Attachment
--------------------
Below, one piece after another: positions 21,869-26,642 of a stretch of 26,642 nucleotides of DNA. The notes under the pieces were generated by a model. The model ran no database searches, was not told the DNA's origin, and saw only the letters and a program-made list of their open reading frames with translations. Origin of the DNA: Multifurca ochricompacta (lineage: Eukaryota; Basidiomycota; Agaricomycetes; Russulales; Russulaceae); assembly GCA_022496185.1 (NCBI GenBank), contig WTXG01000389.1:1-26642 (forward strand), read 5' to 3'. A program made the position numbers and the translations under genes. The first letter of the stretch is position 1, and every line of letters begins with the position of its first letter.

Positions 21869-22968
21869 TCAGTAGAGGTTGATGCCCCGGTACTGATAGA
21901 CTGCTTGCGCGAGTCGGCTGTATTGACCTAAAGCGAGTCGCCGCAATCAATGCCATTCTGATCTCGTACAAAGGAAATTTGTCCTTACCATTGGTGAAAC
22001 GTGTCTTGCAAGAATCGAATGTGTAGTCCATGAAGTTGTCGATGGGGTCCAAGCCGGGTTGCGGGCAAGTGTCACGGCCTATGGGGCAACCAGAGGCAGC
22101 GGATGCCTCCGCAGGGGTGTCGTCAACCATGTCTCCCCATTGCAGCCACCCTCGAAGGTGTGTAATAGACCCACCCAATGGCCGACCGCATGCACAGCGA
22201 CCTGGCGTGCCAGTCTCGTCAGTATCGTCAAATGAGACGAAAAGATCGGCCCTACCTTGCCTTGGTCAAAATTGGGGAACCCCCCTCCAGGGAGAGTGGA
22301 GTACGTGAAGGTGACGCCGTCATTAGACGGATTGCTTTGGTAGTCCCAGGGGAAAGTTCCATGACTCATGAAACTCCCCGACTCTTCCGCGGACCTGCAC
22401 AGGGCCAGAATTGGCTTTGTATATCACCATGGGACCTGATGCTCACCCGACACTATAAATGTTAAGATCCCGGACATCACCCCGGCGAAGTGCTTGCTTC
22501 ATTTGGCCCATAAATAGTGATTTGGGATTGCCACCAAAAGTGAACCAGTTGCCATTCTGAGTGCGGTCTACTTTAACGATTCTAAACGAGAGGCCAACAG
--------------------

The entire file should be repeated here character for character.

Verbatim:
Below, one piece after another: positions 21,869-26,642 of a stretch of 26,642 nucleotides of DNA. The notes under the pieces were generated by a model. The model ran no database searches, was not told the DNA's origin, and saw only the letters and a program-made list of their open reading frames with translations. Origin of the DNA: Multifurca ochricompacta (lineage: Eukaryota; Basidiomycota; Agaricomycetes; Russulales; Russulaceae); assembly GCA_022496185.1 (NCBI GenBank), contig WTXG01000389.1:1-26642 (forward strand), read 5' to 3'. A program made the position numbers and the translations under genes. The first letter of the stretch is position 1, and every line of letters begins with the position of its first letter.

Positions 21869-22968
21869 TCAGTAGAGGTTGATGCCCCGGTACTGATAGA
21901 CTGCTTGCGCGAGTCGGCTGTATTGACCTAAAGCGAGTCGCCGCAATCAATGCCATTCTGATCTCGTACAAAGGAAATTTGTCCTTACCATTGGTGAAAC
22001 GTGTCTTGCAAGAATCGAATGTGTAGTCCATGAAGTTGTCGATGGGGTCCAAGCCGGGTTGCGGGCAAGTGTCACGGCCTATGGGGCAACCAGAGGCAGC
22101 GGATGCCTCCGCAGGGGTGTCGTCAACCATGTCTCCCCATTGCAGCCACCCTCGAAGGTGTGTAATAGACCCACCCAATGGCCGACCGCATGCACAGCGA
22201 CCTGGCGTGCCAGTCTCGTCAGTATCGTCAAATGAGACGAAAAGATCGGCCCTACCTTGCCTTGGTCAAAATTGGGGAACCCCCCTCCAGGGAGAGTGGA
22301 GTACGTGAAGGTGACGCCGTCATTAGACGGATTGCTTTGGTAGTCCCAGGGGAAAGTTCCATGACTCATGAAACTCCCCGACTCTTCCGCGGACCTGCAC
22401 AGGGCCAGAATTGGCTTTGTATATCACCATGGGACCTGATGCTCACCCGACACTATAAATGTTAAGATCCCGGACATCACCCCGGCGAAGTGCTTGCTTC
22501 ATTTGGCCCATAAATAGTGATTTGGGATTGCCACCAAAAGTGAACCAGTTGCCATTCTGAGTGCGGTCTACTTTAACGATTCTAAACGAGAGGCCAACAG